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wynd

[wahynd]
noun Chiefly Scot.
  1. a narrow street or alley.
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Origin of wynd

1375–1425; late Middle English (Scots) wynde, Old English gewind winding path. See wind2
Dictionary.com Unabridged Based on the Random House Unabridged Dictionary, © Random House, Inc. 2018

Examples from the Web for wynd

Contemporary Examples

Historical Examples

  • Once Chirsty left him and took up her abode in a house just across the wynd.

    Auld Licht Idylls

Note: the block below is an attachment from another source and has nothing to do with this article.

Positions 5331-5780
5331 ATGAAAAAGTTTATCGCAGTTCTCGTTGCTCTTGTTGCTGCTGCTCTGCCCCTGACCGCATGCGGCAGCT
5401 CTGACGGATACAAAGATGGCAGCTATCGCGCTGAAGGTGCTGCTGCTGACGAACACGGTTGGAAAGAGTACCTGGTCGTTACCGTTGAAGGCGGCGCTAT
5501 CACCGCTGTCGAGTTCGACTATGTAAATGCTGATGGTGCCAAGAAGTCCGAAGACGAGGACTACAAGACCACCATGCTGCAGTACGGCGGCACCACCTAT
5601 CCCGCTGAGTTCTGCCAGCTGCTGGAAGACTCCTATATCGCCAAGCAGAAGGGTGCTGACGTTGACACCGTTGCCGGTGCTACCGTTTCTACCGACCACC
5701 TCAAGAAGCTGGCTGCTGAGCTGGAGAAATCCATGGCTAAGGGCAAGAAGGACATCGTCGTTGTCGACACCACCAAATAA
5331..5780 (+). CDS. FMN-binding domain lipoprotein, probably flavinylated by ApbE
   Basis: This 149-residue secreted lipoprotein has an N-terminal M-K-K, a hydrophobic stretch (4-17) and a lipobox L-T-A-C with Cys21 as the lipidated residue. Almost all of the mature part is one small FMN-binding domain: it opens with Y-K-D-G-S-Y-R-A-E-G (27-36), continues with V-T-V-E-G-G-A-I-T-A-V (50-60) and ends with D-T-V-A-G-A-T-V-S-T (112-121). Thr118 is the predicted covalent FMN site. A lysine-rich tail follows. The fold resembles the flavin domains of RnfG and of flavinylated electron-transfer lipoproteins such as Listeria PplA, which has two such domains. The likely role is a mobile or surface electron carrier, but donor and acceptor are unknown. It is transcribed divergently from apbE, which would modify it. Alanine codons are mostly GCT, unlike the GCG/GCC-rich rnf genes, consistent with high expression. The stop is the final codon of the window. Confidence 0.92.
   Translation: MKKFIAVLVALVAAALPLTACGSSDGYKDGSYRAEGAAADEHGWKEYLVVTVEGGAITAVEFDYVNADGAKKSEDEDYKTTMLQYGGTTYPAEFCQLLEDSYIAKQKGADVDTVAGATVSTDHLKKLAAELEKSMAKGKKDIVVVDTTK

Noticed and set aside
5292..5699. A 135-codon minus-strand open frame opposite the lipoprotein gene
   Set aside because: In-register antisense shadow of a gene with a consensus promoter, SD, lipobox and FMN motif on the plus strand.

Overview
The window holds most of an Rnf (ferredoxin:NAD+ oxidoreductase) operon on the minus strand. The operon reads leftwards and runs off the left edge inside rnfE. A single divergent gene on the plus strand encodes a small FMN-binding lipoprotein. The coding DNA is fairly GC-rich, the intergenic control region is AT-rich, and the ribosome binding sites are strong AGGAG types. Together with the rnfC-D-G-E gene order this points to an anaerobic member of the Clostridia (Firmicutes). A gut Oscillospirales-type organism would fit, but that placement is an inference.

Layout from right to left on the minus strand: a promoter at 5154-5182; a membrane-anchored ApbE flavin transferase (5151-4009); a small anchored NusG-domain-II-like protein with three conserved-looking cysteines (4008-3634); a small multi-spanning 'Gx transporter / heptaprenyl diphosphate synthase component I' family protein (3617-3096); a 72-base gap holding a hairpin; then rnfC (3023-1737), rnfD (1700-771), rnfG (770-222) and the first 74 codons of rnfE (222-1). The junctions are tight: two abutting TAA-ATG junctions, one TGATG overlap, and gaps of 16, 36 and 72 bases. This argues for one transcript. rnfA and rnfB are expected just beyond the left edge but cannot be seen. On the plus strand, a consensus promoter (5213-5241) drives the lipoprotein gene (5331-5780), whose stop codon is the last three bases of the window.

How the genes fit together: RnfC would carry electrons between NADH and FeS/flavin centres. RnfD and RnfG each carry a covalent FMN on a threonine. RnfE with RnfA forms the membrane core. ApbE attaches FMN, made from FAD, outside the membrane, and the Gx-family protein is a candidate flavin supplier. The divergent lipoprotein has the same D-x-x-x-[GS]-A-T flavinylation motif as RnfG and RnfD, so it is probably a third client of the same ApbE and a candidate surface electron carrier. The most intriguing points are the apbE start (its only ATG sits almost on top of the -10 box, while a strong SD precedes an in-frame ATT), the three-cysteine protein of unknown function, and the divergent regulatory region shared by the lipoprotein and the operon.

J. M. Barrie

  • But let the cabman who brought me up to Wynd's Point tell his own story.

    Windfalls

    (AKA Alpha of the Plough) Alfred George Gardiner

  • "No—but there were twenty chased me into the wynd," said Oliver.

    The Fair Maid of Perth

    Sir Walter Scott

  • There the man stopped and asked to be excused while he entered the wynd.

    The Ascent of the Soul

    Amory H. Bradford

  • But Robert was down the wynd like a long-legged grayhound, and Elshender could only follow like a fierce mastiff.

    Robert Falconer

    George MacDonald


British Dictionary definitions for wynd

wynd

noun
  1. Scot a narrow lane or alley
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Word Origin

C15: from the stem of wind ²
Collins English Dictionary - Complete & Unabridged 2012 Digital Edition © William Collins Sons & Co. Ltd. 1979, 1986 © HarperCollins Publishers 1998, 2000, 2003, 2005, 2006, 2007, 2009, 2012